Despite His Objections, Democrats Want Robert Mueller to Testify—Even if it Means Just Reading His Report

Former special counsel Robert Mueller made his stance on testifying before Congress crystal clear last week.

"The report is my testimony. I would not provide information beyond that which is already public in any appearance before Congress," he said during a rare, on-camera statement to the press.

Still, House Democrats want to hear directly from the man himself—even if Mueller simply appears to read portions of his own report aloud for the public to see and hear. Or, as Democratic Caucus Chairman Hakeem Jeffries put it: "even if that simply means sticking to the script."

"We haven't heard it in his words—he can restate the report for us if that's what he wants to do," Democrat Pramila Jayapal, a Judiciary Committee member, told Newsweek. "What percent of the American public do you think has actually read the report? What percent of Congress has actually read the report? I've read it three times."

Although simply reiterating the main points of his findings, Mueller's short speech last week was the tipping point for many Democrats in calling for an impeachment inquiry into President Donald Trump. A public testimony before the House Judiciary Committee, Democrats argue, would better educate the American people about the cases of potential obstruction that may have gotten lost in the 448-page report and in which Mueller said he could neither exonerate nor charge the president over.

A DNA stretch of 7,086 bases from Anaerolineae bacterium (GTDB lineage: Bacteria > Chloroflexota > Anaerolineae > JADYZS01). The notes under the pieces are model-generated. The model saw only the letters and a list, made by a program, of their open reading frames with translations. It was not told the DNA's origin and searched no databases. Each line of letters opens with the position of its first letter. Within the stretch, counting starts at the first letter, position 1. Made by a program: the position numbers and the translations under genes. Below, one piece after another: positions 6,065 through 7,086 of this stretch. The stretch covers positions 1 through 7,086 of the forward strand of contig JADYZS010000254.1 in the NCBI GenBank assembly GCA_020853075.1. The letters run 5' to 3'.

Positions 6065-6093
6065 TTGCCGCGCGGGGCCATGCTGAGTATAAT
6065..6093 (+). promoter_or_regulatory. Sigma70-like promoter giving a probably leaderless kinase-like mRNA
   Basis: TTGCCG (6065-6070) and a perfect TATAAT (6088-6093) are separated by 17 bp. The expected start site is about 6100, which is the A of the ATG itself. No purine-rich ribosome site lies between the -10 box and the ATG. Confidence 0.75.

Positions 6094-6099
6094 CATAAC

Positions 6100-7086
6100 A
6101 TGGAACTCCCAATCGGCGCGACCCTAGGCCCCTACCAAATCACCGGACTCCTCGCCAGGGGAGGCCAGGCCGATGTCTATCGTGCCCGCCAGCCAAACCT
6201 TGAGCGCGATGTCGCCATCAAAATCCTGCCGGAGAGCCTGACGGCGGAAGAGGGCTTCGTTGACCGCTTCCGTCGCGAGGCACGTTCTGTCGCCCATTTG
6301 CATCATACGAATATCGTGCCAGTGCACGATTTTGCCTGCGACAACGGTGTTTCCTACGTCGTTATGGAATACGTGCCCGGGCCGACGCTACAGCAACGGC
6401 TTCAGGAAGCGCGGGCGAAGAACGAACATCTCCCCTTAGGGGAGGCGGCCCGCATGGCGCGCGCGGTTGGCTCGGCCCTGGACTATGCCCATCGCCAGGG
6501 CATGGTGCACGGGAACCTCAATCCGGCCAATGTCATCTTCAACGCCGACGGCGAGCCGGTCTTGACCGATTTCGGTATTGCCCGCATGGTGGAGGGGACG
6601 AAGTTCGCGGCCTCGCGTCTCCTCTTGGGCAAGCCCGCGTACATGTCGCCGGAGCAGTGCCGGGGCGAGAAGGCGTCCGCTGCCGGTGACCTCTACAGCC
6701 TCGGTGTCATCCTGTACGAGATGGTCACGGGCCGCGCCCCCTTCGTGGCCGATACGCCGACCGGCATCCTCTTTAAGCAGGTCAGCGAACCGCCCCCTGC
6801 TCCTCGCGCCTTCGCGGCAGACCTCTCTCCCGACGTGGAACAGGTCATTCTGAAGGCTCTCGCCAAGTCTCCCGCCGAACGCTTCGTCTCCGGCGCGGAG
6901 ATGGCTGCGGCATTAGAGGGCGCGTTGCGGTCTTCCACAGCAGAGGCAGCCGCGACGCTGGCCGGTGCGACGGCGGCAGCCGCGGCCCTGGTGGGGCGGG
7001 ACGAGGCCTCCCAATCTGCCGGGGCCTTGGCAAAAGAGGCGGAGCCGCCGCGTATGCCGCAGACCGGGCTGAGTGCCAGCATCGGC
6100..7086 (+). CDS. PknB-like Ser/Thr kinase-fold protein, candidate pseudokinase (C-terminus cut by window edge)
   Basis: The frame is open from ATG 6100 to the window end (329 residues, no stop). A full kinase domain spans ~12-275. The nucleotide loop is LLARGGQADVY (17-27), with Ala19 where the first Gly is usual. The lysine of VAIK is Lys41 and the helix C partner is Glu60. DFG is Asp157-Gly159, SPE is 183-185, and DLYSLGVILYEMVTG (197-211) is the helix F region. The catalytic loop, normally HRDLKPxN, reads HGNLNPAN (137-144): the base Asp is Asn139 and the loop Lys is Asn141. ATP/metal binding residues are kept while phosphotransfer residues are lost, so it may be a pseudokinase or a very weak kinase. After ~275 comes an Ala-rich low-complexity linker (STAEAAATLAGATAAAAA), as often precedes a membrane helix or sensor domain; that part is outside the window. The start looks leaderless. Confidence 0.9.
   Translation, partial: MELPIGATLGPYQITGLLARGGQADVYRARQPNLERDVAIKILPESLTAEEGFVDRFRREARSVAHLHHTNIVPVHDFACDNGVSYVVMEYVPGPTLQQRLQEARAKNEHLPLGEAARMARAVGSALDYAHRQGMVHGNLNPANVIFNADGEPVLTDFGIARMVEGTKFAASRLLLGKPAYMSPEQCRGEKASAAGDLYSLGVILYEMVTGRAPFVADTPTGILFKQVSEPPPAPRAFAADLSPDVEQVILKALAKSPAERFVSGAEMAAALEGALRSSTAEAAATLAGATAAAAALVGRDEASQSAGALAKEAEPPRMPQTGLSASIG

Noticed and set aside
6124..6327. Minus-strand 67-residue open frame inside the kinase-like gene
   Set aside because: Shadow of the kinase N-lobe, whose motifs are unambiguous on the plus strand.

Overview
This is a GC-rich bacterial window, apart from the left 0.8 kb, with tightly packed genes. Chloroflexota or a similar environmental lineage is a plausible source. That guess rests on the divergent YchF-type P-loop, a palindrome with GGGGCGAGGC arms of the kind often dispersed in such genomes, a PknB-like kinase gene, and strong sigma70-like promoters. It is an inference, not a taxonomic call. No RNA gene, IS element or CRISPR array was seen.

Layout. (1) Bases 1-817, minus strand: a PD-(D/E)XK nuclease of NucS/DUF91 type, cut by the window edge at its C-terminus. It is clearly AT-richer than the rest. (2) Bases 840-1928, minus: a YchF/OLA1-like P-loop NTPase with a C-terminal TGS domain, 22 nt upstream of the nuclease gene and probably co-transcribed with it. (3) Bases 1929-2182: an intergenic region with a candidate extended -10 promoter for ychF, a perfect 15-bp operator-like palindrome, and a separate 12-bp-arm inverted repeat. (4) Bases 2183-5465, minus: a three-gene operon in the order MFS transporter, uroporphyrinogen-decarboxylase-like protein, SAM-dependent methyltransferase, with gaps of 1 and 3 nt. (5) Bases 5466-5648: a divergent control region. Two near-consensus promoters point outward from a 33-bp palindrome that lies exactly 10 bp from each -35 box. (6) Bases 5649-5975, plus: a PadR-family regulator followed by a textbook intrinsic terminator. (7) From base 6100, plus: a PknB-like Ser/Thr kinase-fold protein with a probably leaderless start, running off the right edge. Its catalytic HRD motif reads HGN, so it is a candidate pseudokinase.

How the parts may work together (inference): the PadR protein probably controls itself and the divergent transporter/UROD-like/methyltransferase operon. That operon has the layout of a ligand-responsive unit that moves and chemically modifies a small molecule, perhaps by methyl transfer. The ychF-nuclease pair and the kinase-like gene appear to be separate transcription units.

Democrats want Robert Mueller's testimony
Federal Bureau of Investigation Director Robert Mueller testifies during a hearing before the House Judiciary Committee June 13, 2013, on Capitol Hill in Washington, DC. Getty/Photo by Alex Wong

Jayapal, one of several dozen House Democrats who support opening an impeachment inquiry and who is co-chair of the House Progressive Caucus, continued: "The country does believe in Robert Mueller, for the most part, and I think having him go through his logic... it will allow people to hear him say it, and then maybe they will know that when [Attorney General] William Barr intercepted the report halfway down the field, he turned it into something totally different."

Judiciary Chairman Jerrold Nadler declined to answer reporters' questions about a variety of topics Tuesday morning, including on matters involving Mueller's testimony and issuing a subpoena. But other key Democrats made their opinions loud and clear.

"He may want a subpoena, for all I know," House Majority Leader Steny Hoyer told reporters. "Questioning is an important fact-finding pursuit. He may want a subpoena; in which case I think we ought to issue a subpoena. And if he won't testify, I think we ought to issue a subpoena."

Hoyer made it clear that he does not have contact with Mueller and is leaving the matter up to Nadler.

Representative David Cicilline, a Democrat on the Judiciary Committee who supports an impeachment inquiry, also supported issuing a subpoena—despite Mueller's opposition to testifying.

"I don't think it's one of those things where he's going to have a choice," Cicilline told Newsweek. "He has said, clearly, that he's not going to say anything more than is in the report. We get that. But I think it's still important to come before the committee."

Immediately following Mueller's remarks last week, Nadler backed off his previous threats to subpoena Mueller's testimony. "Mr. Mueller told us a lot of what we need to hear today... He reaffirmed what was in the investigation," Nadler said at the time.

But House Democrats view Mueller's testimony as an integral factor of whether the party moves forward with an impeachment inquiry, something that members support more with each passing day the Trump administration refuses to comply with their various congressional investigations.

"It is certainly one aspect of our decision-making process, yes," Hoyer said.